How many people do you want to sit comfortably on your patio?
So how many people do you want to accommodate at your new patio table? We clearly size our patio tables based on the number of people they will seat. We give full table dimensions but the website is broken down into 2, 4, 6, 8 and 10+ seater tables.
This is very much a guide, that's not to say you can't squeeze a few extra people around our tables if need be.
As a general rule, I'd estimate that you need at least 30 inches of a table per person. Any less than that and it'll start getting a little too cosy. Mind if you pull up a garden bench as many of our customers do, then maybe you can get a little cosier.
My two kids for example never seem to mind sharing a bench with their cousins. 30 inches will give you plenty of room for a place setting with cutlery, plus more than enough room for elbows. Any more than 40 inches per person and you start to lose the intimacy around the table, people feel just too far apart.
Have you thought about an extension table?
At Lazy Susan we also have a great range of patio extension tables too. These offer the flexibility of being able to seat more people when the occasion arises.
Take our new Violet rectangular aluminium & glass patio extension table (pictured above). This can sit on your patio as an 8 seater set, then when you've got extra guests, open up to give you another 39 inches of table space for a couple more diners.
What shape of patio table should you buy?
Just as with size, your patio area (both the dimensions and shape), the wider outdoor space you have, and the style of the home itself should all influence the shape of the table you go for.
There are four main shapes you can go for when it comes to patio dining tables, all of which are available from Lazy Susan.
You may think a table is table, but these different shapes do have their individual advantages and disadvantages, some will work on certain styles of patio but not on others etc etc...
I suppose rectangular, much as it is inside the home in kitchens/dining rooms, is the go to shape. It is adaptable, will pretty much work on any size patio, and is the obvious choice as the majority of patios in the UK tend to be rectangular shaped.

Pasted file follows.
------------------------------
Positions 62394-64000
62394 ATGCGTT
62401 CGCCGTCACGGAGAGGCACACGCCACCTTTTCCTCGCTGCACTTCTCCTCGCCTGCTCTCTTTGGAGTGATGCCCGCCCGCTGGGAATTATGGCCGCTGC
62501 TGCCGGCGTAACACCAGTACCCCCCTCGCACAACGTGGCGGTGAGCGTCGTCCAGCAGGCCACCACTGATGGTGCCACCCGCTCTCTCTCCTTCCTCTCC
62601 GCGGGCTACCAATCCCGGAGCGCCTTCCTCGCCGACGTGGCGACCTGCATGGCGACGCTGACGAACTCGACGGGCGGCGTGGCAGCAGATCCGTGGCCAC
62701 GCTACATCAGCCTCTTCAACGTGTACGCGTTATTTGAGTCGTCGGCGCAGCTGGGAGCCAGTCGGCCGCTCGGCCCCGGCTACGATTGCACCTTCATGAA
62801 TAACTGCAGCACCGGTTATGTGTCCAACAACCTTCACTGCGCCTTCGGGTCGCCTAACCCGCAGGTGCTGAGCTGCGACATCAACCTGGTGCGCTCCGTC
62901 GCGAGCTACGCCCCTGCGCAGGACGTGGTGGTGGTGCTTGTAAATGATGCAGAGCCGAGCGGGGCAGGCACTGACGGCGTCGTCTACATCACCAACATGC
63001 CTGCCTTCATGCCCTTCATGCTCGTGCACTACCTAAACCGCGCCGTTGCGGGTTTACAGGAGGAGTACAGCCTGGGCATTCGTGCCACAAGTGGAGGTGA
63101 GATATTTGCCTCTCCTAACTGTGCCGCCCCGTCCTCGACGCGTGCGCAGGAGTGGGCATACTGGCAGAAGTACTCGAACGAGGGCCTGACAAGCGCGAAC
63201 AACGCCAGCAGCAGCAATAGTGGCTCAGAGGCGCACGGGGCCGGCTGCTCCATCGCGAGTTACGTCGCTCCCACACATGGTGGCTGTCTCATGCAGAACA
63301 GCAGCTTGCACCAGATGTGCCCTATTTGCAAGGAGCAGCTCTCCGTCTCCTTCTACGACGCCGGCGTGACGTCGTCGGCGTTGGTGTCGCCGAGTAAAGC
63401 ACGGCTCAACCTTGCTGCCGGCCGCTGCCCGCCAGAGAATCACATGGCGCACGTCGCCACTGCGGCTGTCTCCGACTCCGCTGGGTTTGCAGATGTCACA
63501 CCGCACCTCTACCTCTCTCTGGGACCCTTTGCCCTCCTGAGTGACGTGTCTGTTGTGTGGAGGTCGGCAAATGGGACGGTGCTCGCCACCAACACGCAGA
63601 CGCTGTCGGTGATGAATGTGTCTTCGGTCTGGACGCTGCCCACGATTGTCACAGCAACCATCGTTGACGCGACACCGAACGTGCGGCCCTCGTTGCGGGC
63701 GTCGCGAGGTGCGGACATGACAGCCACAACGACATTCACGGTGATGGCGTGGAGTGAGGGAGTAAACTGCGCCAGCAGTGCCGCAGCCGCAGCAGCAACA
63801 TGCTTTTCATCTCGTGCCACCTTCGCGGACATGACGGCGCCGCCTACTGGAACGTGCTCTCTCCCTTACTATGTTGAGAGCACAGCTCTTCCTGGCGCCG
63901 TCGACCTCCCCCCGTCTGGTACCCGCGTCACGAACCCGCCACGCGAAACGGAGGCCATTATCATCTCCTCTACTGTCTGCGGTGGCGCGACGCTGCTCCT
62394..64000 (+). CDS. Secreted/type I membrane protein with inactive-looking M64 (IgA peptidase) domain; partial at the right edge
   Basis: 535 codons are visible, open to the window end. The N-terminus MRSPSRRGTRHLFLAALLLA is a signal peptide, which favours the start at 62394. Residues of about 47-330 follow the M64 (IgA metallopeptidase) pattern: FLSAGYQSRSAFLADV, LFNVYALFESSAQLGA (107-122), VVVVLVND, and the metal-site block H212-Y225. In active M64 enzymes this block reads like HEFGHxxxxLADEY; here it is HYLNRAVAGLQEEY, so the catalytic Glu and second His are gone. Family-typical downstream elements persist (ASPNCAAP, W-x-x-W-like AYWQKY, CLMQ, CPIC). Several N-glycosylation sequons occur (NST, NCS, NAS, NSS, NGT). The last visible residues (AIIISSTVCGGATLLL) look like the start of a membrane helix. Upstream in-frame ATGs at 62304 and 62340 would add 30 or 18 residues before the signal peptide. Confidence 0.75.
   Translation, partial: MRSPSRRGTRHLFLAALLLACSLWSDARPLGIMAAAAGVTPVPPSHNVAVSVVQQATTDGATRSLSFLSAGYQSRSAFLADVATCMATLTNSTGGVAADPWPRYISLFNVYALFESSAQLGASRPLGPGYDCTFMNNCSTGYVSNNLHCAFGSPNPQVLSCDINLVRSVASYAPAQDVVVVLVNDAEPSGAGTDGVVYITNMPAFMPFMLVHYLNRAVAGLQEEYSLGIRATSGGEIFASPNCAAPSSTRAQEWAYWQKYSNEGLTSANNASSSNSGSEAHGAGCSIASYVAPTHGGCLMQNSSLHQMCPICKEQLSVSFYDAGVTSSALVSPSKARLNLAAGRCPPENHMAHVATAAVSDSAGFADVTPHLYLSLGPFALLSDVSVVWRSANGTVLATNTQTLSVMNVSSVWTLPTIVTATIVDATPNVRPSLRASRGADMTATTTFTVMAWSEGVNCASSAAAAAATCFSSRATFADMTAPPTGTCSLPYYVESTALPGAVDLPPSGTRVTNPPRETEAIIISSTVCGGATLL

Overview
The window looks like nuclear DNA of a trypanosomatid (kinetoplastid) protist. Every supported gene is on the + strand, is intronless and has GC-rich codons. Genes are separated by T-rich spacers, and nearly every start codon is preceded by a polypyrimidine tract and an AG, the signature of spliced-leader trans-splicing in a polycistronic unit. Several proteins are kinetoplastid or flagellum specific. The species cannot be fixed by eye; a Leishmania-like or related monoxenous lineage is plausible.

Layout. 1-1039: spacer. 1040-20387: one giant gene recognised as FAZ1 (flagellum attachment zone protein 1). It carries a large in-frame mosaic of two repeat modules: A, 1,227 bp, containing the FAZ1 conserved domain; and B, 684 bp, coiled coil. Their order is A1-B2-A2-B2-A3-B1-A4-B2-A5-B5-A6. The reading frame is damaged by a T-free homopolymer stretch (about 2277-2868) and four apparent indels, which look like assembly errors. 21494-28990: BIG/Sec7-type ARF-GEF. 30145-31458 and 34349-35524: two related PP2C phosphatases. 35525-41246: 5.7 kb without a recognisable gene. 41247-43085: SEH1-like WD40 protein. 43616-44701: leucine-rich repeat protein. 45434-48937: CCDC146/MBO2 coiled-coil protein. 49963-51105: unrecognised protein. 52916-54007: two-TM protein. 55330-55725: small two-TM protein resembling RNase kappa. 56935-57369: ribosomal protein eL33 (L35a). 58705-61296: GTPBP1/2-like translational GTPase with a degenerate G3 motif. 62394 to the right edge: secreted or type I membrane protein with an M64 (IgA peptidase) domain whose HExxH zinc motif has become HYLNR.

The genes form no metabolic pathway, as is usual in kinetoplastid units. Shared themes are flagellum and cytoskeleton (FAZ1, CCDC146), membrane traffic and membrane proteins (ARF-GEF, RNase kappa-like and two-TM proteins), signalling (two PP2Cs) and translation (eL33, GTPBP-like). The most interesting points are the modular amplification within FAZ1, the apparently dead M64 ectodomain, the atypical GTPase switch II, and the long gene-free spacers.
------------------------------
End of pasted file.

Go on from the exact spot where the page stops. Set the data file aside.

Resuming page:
They follow the width of the property/garden but don't protrude from the property and into the garden as much/of equal length. Rectangular patio tables are also a good shape for sitting more than four people, especially if you go down the extending route.
If you do have a square shaped patio then the obvious choice is a square patio table too. The main advantage of a square table is that it provides intimacy and is perfect for seating a small number of people. If there is 4 people or less, then a rectangular table can space people out a little too far.
Oval shape tables are a big seller for Lazy Susan. No corners makes it easier to pull up additional seating such as a Lazy Susan garden bench.
In terms of the advantages, oval is similar to a rectangular table, however, it gives off the perception that it takes up less room on the patio.
Footprint wise rectangular and oval tables aren't that far apart, but the rounded corners do reduce the space a little, however, the overall effect on the eye always seems a lot greater.
Round tables are perfect for smaller patios and gardens. Like a square table they feel more intimate, conducive to good conversation.
They're a good use of space and seem to have a more informal feel to them. The downside of the larger round tables is that while you can still see other diners the people on the opposite side can feel a little far away.
You might need to shout across your Lazy Susan to be heard but at least you can easily share the condiments!